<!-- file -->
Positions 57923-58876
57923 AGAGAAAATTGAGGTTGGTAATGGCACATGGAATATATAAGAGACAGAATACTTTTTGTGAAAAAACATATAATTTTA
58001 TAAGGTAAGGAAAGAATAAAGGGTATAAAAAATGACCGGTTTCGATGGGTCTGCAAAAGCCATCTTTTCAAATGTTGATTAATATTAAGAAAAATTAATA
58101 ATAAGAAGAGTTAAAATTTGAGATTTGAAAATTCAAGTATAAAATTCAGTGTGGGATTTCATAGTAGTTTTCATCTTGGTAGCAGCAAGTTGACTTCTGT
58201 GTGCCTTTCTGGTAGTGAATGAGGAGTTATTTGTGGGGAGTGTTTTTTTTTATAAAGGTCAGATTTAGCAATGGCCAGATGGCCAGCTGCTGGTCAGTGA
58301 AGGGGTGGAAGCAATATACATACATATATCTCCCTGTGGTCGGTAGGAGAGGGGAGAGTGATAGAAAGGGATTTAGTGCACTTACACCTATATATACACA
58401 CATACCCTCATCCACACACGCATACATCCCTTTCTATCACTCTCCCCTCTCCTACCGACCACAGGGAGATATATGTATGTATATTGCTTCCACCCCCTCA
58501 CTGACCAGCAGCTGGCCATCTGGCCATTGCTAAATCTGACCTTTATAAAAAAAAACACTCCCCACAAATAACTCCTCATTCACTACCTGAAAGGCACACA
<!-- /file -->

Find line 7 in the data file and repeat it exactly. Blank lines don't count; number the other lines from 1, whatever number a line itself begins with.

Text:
58401 CATACCCTCATCCACACACGCATACATCCCTTTCTATCACTCTCCCCTCTCCTACCGACCACAGGGAGATATATGTATGTATATTGCTTCCACCCCCTCA